The rabbi was the first to regain his composure. Shrewdly, he appraised the corpse, taking in her filthy, waist-length hair and curving, claw-like toenails. Then, he pointed accusingly at her. “Why have you left your grave and come to befoul our joyous celebration?” he thundered.

With a moan that was terrifying and desperate at once, the corpse pointed at Raphael and Shira, his bride-to-be, who cowered behind the rabbi. “I have come to claim what is mine!” she announced shrilly. “Why do you allow him to marry another when he is betrothed to ME?” She raised her hand to display the finger on which Raphael had foolishly placed his ring.

Wide-eyed in amazement, the rabbi turned to Raphael. “Is this true?” he demanded. Panic-stricken, the groom revealed the tale of the previous evening. With a worried expression, the rabbi pulled at his beard and asked the groom if he had pledged the sacred vow three times before two witnesses. Raphael nodded fearfully.

“Well, my son,” said the rabbi, shaking his head. “I am afraid that a rabbinical court must be gathered to resolve this, for according to our laws, a promise is a promise, and it looks as though ‘she’ is your wife!” Raphael’s eyes rolled up out of sight as he slid to the floor in a faint. Shira clutched her veil, sobbing uncontrollably. Their families stood by helplessly, begging the rabbi to release their children from the awful curse.

For days afterward, Safed buzzed with excitement over the ‘marriage of the living and the dead’. No one had ever heard of such a phenomena! Meanwhile, the rabbi searched feverishly for legal precedents to this case, but soon concluded that one would have to be set. He then sent for three renowned rabbis, requesting their presence at the rabbinical court that would convene three days later.

The people of Safed crowded the hall of the court. When all were seated, the Safed rabbi summoned the dead ‘bride’ to appear. Placing her under oath, he instructed her to recount the events in the forest and to swear that Raphael had indeed ‘married’ her.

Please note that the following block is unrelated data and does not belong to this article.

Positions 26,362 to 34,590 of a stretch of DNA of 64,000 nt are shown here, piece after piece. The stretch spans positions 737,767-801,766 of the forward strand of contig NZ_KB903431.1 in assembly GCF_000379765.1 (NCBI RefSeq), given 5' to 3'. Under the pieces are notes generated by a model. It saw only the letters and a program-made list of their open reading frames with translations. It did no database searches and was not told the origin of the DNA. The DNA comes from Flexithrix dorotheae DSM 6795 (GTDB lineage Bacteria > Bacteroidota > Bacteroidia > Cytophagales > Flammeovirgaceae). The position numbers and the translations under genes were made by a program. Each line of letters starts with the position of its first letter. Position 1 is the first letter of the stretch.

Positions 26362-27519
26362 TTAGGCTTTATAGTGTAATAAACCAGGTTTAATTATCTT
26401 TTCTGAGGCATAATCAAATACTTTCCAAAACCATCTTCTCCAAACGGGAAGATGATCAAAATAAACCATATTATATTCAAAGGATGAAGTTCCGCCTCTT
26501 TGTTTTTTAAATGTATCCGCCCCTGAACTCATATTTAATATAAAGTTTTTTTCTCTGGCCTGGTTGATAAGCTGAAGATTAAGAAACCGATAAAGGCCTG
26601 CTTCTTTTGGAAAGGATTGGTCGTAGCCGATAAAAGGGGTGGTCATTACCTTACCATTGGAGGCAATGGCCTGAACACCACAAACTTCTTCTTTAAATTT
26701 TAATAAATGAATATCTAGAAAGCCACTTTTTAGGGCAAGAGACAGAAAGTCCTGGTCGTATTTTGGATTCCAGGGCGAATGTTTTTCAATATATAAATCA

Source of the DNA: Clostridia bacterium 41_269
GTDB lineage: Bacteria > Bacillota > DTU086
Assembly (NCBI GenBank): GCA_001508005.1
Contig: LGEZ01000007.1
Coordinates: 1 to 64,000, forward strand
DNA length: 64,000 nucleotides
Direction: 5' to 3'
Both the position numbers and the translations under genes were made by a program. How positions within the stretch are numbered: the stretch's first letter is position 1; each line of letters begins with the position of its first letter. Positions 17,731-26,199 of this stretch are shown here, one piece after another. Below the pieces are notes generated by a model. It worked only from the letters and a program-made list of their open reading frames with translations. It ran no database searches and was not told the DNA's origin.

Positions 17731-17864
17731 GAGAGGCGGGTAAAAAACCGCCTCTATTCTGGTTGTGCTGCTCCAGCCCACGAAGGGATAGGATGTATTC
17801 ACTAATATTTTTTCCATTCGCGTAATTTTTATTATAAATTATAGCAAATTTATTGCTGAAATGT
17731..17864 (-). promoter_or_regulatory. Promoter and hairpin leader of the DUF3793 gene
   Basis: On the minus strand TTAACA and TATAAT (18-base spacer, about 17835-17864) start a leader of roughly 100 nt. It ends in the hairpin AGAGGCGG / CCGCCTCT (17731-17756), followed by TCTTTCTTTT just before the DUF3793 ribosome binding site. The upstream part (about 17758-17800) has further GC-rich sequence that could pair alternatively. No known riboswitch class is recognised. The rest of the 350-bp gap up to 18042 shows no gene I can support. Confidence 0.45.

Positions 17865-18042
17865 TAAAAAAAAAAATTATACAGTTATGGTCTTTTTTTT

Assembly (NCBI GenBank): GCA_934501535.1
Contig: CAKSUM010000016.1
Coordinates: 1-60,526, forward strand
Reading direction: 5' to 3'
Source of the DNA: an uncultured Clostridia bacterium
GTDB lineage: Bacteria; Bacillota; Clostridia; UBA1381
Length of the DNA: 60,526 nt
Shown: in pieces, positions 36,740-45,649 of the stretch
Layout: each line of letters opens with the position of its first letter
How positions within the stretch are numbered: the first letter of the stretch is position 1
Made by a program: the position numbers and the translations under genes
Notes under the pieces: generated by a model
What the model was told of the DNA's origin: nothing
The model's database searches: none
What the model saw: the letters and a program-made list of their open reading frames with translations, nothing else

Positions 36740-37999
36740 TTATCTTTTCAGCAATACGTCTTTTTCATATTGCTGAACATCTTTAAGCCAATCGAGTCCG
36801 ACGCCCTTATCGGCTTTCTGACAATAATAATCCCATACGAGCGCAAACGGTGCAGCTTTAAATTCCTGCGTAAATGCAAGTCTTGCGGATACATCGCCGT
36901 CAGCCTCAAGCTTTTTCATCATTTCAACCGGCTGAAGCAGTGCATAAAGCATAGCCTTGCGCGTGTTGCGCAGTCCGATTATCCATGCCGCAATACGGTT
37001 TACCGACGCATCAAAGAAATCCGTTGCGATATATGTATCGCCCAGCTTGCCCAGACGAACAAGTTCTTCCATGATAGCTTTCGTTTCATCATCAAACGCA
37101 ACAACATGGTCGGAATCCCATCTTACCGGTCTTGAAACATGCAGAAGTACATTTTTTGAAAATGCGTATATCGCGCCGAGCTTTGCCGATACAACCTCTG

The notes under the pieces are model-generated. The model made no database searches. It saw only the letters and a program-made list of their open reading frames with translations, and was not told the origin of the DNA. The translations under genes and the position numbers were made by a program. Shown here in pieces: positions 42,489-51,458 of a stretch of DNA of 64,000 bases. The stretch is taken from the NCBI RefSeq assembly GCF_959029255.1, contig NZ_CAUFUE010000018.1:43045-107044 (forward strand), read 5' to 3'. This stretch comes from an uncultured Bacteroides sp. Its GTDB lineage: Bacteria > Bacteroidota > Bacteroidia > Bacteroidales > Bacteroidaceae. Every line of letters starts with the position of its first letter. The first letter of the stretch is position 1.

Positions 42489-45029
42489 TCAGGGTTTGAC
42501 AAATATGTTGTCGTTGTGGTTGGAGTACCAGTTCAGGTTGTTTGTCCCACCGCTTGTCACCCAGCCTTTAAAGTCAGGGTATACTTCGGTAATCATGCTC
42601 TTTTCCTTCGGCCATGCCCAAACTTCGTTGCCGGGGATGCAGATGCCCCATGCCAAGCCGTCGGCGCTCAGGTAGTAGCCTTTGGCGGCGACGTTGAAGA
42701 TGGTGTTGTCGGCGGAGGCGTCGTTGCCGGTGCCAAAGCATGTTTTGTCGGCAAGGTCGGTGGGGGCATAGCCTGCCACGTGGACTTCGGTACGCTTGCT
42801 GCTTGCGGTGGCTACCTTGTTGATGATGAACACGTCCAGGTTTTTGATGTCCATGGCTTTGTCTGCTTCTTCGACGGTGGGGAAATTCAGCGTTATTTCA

Rachel Bat Shimon (for that was her name), clasped her translucent hands sincerely and did as she was told. The court then asked her if she would give up her claim on Raphael. A range of emotions appeared to cross her lifeless face and then coalesce into defiance. “While I lived,” she said tightly, “I had no opportunity to marry and was denied my happiness on earth! Therefore,” her voice rose to a shriek, “this marriage must be recognized and consummated! Unless,” she hinted craftily, “this court would prove that there is no justice in life or in death!”

The hall became very still, as the rabbis mulled over this statement. After a few moments, they decided to ignore her statement and continue the proceedings because the arcane interpretations her statement provoked would confuse the issue at hand. So they called on the parents of the bride and groom, placed them under oath and requested them to verify that their children had long been pledged to each other. Almost in unison, the fathers spoke, stating that their pledge was formed even before the birth of their children!

When all the witnesses had spoken, the rabbis retreated to a private chamber to make their decision. Raphael shivered in fear, casting sideways glances at his ghastly ‘wife’. She fluttered her eyelashes and bared snaggled yellow teeth in a horrific attempt to smile at him. Soon the rabbis filed back into the court. The Safed rabbi was the first to speak.